Cyprus Mail

Trains, planes and automobiles: the story of Bentley’s founder

Walter Owen Bentley - or W.O. as he is fondly known - was born in 1888 in London, when horse and carriage was still the most common form of transport

As Bentley marks its centenary year, the Crewe-based luxury car maker celebrates the life of the innovative British engineer whose drive and ingenuity started it all.

Walter Owen Bentley – or W.O. as he is fondly known – was born in 1888 in London, when horse and carriage was still the most common form of transport. Growing up in a busy household of 11, and despite an undistinguished school career, W.O. used his enthusiasm and innovation to succeed. After an apprenticeship on the railways and then in motor racing, the young engineer joined the armed forces, designing the highly regarded BR1 and BR2 rotary engines for military aircraft, including the renowned Sopwith Camel.

A couple of years later, in 1919, W.O. created a company that would become synonymous with the finest hand-built British motor cars and which today is still one of the most sought-after luxury car brands in the world.

Bentley was just 16-years-old when he left school and started as an apprentice on the Great Northern Railway. It cost his father the not inconsiderable sum of £75 to enrol his steam-obsessed son as a Premium Apprentice in Doncaster, in the north of England.

He earned 25 pence a week for five years training on the job – although it was 18 months before W.O. finally got to work on the steam engines he loved. Later in his life he recalled: “The underside of a car after a few thousand miles is as hygienic as an operating theatre, compared with a locomotive in for overhaul!”.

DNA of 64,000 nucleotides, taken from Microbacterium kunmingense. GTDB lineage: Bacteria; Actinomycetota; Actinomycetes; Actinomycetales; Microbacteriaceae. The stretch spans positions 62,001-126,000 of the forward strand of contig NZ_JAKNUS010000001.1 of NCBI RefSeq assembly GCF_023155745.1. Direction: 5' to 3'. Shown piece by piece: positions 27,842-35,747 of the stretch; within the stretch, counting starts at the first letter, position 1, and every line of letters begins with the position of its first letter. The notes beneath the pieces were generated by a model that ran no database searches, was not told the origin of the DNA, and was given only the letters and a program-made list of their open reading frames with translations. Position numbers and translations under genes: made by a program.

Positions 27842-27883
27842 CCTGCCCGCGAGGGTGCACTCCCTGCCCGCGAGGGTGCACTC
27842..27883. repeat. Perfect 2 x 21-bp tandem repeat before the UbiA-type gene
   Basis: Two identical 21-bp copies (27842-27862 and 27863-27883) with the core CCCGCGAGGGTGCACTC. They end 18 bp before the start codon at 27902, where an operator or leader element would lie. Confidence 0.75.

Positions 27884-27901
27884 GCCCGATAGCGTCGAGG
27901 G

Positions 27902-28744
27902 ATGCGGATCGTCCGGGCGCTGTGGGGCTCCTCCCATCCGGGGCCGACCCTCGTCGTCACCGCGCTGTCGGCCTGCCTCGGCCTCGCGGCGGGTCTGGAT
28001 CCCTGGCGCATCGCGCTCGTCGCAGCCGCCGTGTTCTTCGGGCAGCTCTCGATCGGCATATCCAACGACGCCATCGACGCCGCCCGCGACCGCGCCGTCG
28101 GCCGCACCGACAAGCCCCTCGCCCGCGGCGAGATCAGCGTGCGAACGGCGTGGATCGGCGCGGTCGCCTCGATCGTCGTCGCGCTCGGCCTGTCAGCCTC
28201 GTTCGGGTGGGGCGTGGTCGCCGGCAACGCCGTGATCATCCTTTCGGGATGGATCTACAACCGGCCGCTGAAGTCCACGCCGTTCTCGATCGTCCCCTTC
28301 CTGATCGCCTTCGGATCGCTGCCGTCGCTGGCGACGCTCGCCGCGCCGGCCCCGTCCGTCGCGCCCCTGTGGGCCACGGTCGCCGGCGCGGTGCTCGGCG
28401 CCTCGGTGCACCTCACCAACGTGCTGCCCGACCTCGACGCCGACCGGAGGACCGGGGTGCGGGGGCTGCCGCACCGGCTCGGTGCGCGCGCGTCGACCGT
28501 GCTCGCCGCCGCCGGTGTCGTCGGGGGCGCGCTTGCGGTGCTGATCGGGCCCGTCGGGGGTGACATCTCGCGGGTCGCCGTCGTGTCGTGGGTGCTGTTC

Realising it would be years before he would climb up the pecking order, towards the end of his apprenticeship W.O. decided to explore a new area of transport. With great foresight, he turned his attention away from steam to the rapidly improving internal combustion engine.

So enthused was he with the combustion engine, W.O. began racing motorcycles at events around the country, including the famous Isle of Man Tourist Trophy (TT). He went into business with one of his brothers importing French cars, before secretly creating a new alloy of aluminium and copper that would be used to make lighter weight pistons for his own racing car.

His innovative early years in the automotive industry, however, didn’t come without interruption: commissioned into the Royal Naval Air Service (RNAS) during World War One, W.O. patriotically passed on his lightweight piston idea, which was then used to create a more powerful and reliable version of the RNAS’s existing aircraft engine.

Impressed with his efforts, W.O.’s superiors then allowed him to set about designing a new rotary aircraft engine from scratch. He was afforded every available facility to experiment, instructing engineers at the Humber plant in Coventry. The engine was a great success and was soon in mass production for the war effort.